On Monday a House-Senate conference reported out compromise language for the FY2012 National Defense Authorization Act. Last night, Wednesday, the House passed the conference-approved version. The vote was 283 to 186, with Republican libertarians and Democratic liberals sharing the minority.
As previously posted at Homeland Security Watch, the separate House and Senate versions of the legislation included provisions that had caused the President to threaten a veto. As I write this on Wednesday night, the White House has, according to CNN, decided not to veto what emerged from the conference.
I have not yet been able to secure a copy of the conference language. It’s certainly out there and I have just not had time to look in the right place. (It’s been a tough week.) Following is the language adopted by the Senate that causes me the greatest concern:
(a) IN GENERAL. — Congress affirms that the authority of the President to use all necessary and appropriate force pursuant to the Authorization for Use of Military Force (Public Law 107–40) includes the authority for the Armed Forces of the United States to detain covered persons (as defined in subsection (b)) pending disposition under the law of war.
(b) COVERED PERSONS.—A covered person under this section is any person as follows:(1) A person who planned, authorized, committed, or aided the terrorist attacks that occurred on September 11, 2001, or harbored those responsible for those attacks. (2) A person who was a part of or substantially supported al-Qaeda, the Taliban, or associated forces that are engaged in hostilities against the United States or its coalition partners, including any person who has committed a belligerent act or has directly supported such hostilities in aid of such enemy forces.
(c) DISPOSITION UNDER LAW OF WAR.—The disposition of a person under the law of war as described in subsection (a) may include the following: (1) Detention under the law of war without trial until the end of the hostilities authorized by the Authorization for Use of Military Force. (2) Trial under chapter 47A of title 10, United States Code (as amended by the Military Commissions Act of 2009 (title XVIII of Public Law 111–25 84)).428† S 1867 ES1 (3) Transfer for trial by an alternative court or competent tribunal having lawful jurisdiction. (4) Transfer to the custody or control of the person’s country of origin, any other foreign country, or any other foreign entity.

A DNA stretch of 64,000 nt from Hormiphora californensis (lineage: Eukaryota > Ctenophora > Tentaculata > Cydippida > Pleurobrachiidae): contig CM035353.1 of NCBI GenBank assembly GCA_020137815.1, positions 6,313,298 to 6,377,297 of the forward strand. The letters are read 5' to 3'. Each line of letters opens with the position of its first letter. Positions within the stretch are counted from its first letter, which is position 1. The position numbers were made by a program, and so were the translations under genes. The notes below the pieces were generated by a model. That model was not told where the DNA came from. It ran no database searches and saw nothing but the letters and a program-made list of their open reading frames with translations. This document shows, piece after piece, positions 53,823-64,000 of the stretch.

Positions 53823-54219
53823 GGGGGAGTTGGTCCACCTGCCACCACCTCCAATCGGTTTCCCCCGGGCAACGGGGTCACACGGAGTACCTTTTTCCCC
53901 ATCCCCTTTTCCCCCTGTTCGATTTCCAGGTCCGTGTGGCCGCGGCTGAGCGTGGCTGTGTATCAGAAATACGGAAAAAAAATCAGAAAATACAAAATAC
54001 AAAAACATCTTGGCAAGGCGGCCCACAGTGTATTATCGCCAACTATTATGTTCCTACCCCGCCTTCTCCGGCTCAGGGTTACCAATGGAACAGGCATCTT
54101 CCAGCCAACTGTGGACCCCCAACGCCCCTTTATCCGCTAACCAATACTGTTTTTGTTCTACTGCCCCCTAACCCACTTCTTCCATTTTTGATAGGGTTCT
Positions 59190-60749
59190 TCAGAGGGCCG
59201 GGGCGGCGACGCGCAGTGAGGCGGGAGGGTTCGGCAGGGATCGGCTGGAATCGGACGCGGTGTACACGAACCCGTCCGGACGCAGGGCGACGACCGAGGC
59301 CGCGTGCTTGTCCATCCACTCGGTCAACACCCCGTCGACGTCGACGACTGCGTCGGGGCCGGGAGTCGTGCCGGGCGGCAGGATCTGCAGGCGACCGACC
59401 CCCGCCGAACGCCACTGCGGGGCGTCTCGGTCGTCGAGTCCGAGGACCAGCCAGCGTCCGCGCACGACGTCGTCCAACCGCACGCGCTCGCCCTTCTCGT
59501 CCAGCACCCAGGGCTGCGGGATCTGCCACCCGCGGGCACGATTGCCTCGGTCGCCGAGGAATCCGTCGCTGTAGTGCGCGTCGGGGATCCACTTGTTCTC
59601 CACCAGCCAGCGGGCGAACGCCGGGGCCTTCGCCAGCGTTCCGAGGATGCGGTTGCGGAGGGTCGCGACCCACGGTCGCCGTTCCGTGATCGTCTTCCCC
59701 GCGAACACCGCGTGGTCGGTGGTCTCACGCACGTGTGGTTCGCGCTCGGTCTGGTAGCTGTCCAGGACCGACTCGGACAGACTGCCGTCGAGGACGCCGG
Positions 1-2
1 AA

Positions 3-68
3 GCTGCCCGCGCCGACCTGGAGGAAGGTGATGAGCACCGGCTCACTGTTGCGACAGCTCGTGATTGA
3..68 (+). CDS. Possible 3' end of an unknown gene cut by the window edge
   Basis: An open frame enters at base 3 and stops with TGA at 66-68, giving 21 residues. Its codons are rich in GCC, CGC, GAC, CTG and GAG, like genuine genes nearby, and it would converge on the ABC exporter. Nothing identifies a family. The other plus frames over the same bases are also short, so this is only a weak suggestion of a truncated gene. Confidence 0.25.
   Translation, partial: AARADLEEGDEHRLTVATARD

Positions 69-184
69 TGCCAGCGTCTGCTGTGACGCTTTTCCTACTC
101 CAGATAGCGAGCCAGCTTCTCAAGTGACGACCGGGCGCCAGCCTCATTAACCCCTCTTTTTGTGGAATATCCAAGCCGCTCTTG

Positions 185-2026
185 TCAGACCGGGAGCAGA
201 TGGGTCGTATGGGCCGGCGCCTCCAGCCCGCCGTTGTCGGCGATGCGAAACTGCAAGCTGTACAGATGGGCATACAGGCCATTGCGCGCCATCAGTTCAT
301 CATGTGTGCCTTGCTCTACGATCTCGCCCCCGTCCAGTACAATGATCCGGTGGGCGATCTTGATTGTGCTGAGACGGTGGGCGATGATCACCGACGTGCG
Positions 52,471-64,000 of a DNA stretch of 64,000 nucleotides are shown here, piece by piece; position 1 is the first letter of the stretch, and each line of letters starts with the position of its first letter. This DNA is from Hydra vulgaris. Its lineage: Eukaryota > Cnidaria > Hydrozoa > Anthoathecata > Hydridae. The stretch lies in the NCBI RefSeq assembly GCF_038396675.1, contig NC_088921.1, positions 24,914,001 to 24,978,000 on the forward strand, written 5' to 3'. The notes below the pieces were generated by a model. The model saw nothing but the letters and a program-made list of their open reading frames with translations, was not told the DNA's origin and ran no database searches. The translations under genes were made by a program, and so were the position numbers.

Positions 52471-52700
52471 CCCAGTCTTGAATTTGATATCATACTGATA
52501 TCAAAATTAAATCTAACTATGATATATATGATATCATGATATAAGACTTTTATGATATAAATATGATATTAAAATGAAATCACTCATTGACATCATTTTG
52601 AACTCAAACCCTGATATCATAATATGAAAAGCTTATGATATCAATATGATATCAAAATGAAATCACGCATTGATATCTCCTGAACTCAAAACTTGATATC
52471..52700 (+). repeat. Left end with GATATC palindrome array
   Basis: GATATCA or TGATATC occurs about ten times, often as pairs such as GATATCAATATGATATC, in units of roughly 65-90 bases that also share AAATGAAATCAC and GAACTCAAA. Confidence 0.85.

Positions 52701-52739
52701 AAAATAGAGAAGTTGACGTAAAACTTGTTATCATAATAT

This executive authority is evidently extended even to citizens. Again, I have not seen the conference language. I hope there has been a substantive change.
But if not, and news reports suggest this section was not substantively changed, a citizen whom the Executive — on its own authority — determines has “substantially supported” a group that the executive has determined — on its own authority — is “associated” with Al-Qaeda or the Taliban, can be held without trial until the end of hostilities. No judicial review limits this power. Nothing but the Executive’s good faith and wisdom stands between a person and unlimited detention… until the end of hostilities.
There are other provisions of the Act worth active concern. But I have read and re-read this language and thought and re-thought the last ten years (3000 years) and I cannot fathom why any Congress would give any President this kind of authority.
If the President does not veto — and from a purely political perspective he should not veto — I find it hard to imagine the detention of a citizen under the Act being allowed to stand by the Supreme Court. It was, after all, Justice Scalia who wrote in Hamdi v. Rumsfeld, “The very core of liberty secured by our Anglo-Saxon system of separated powers has been freedom from indefinite imprisonment at the will of the Executive.”
But then a few years ago I would not have imagined such a measure ever moving beyond a quick burial by Congressional committee.
I see no clear and present danger suddenly springing from the law’s passage. But that the House and Senate in Congress assembled adopted this legislation — overwhelmingly — and a President will apparently sign it, ought be noted by future historians with keen interest. I hope those future scholars will have cause to claim the body-politic soon recovered its courage and sense of constitutional integrity.
I am posting this quickly — perhaps too quickly — as a matter of keen personal interest. I have not had the time to research this as fully as I would like and my schedule for the next several days may not allow me to participate in discussion. It is a good time to tear me to shreds. I will not be around to defend myself. But especially because I will not be in a position to post, I welcome your informed corrections.
Please see comments for link to conference language.
Please also see commentary by Glenn Greenwald providing substantive analysis of the actual legislation, another contribution from a reader.